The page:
The Northumbria show was notable for it’s large proportion of menswear – nine out of twenty collections, many of an impressively high standard. Miranda Poppy Kale‘s offering ‘Live at the Fillmore’, inspired by the legendary San Francisco venue’s Sixties gig posters and scene, was perhaps the finest. Trousers of printed cotton twill, orange and red-brown leather were cut high on the ankle and flared slightly. Worn with jackets of patchwork denim, burnt-out velvet (that looked like a funky kind of corduroy), waistcoat-front shirts and jaunty neck ties. Glitchy screen print in retro lilacs and nu-rave orange shimmered across a long day coat and a stand-out double-breasted suit. Retro rock and roll fashion for brave, music-minded men.

From drinkers to thinkers: Rosalind Borwick introduced her vision of ‘the creative uniform of artists’, a Bauhaus-inspired collection informed by Kadinsky’s theory of colour. A loose silhouette, with cropped wide trousers and neat square jackets; the best pieces were unfussy with clever details, like beautiful tortoiseshell buttons or flat, square pockets. The polka-dot suit and flamboyant bow neck tie were clownish, but the aesthetic was pleasingly refined for the most part.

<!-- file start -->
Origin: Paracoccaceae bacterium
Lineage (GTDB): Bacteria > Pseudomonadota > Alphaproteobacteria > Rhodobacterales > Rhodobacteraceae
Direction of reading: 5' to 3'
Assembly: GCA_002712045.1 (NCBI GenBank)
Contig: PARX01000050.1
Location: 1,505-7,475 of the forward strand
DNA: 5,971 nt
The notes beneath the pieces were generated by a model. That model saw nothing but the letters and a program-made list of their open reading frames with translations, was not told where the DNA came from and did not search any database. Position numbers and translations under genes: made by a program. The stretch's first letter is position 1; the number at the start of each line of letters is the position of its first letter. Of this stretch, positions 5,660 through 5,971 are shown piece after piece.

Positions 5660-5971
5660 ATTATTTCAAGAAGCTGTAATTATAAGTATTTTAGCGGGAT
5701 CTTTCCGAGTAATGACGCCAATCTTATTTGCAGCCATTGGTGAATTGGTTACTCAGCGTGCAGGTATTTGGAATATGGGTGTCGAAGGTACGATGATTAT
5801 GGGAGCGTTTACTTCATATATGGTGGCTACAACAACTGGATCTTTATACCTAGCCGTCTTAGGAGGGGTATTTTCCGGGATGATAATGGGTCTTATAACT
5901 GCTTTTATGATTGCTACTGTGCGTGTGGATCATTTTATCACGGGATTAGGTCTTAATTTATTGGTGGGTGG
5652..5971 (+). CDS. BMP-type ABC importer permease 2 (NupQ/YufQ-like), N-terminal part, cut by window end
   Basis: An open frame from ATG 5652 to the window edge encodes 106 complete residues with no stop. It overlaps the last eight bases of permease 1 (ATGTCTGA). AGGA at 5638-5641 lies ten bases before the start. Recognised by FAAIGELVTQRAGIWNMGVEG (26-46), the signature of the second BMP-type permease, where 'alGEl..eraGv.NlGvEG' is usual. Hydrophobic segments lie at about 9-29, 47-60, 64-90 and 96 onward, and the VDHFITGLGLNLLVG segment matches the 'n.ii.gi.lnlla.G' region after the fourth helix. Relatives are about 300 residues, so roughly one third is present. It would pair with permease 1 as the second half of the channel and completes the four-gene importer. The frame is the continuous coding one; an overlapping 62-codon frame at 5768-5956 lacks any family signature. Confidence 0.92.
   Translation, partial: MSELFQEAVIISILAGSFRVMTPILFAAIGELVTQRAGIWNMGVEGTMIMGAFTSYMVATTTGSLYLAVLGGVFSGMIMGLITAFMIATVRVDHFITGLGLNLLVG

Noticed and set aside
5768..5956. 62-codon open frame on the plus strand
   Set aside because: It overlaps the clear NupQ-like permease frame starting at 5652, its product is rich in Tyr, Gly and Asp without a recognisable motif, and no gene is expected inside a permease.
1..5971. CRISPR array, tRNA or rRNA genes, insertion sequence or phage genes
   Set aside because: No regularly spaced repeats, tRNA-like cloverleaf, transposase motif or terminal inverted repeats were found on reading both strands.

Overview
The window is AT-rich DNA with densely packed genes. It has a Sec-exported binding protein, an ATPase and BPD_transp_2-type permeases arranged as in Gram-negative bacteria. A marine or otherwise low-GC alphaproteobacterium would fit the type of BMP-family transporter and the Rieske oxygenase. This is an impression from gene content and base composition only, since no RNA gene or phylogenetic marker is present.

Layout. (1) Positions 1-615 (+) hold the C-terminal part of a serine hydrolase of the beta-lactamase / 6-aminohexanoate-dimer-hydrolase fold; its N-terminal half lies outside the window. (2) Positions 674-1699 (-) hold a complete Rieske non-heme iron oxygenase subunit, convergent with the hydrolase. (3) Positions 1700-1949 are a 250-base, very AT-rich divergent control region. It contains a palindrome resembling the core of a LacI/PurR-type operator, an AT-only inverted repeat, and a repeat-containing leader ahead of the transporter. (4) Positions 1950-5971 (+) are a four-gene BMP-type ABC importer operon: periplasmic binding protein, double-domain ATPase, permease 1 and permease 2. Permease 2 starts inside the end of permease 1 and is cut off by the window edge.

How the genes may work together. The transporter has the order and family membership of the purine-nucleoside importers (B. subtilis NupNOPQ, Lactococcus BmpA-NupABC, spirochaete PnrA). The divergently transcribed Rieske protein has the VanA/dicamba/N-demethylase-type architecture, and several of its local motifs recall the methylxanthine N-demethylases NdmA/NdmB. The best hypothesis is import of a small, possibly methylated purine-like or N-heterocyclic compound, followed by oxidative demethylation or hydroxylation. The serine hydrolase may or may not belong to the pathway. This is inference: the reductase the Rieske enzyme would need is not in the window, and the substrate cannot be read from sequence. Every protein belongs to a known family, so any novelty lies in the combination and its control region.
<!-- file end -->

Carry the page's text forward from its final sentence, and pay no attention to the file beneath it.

Lisa Taylor‘s all-white collection, ‘Sacred Space’ eschewed showy hues and print in order to focus – with great success – on texture and cut. Italian-barber style tailored T-shirts pared with high-waisted, wide but straight trousers with diagonal zip detail; a Middle Eastern tab-necked shirt extended right down to the ankles and an English pleated dress-shirt to the mid calf. The final look was a triumph of modern layering; a caped white denim jacket buttoned over a knee-length tabard and leggings, concluding with white, two-strap Birkenstocks.

Also achieving that illusive plain-but-interesting aesthetic was ‘0, one two, 3’, a womenswear collection by Victoria Irving. Subtle blues and greys combined to create a Yamamoto-esque baggy silhouette of wide, cropped trousers (a class favourite?), knee-length shifts and jackets with extra, and extra-long sleeves, tied at the front and draping down the body.

Rosie Janes, a graduate of the Future Fabrics course showed a sports-inflected collection of bright, striped knitwear. Cycling-inspired raglan T-shirts, mini-dresses and -skirts and jogging shorts were accented with narrow scarves and block colour ankle socks. Also revisiting the Sixties was Kathryn Hewitson, who produced a collection of two halves, one making greater sense than the other. The hairy, beige elements were forgettable, but the blown-up leopard print, coloured in with candied pastel hues that pawed it’s way across a Chanel-like mini-skirt suit and a leather appliqué princess coat and cropped pant-suit was a winner. The wedding dress closing look was witty and playful.

– Charlotte Gush

– Photography: Justin van Vliet


Adam Hogarth

Victoria Schofield

Melyssa Bates

Laura Clibborn

Lydia Mellor

Sophia Lea

Sally Hewett

Emily Oldroyd

Eleanor Layton

Linsy Hansom

Bryony Carrigan

Lorna Thompson

Daniel Fradgley

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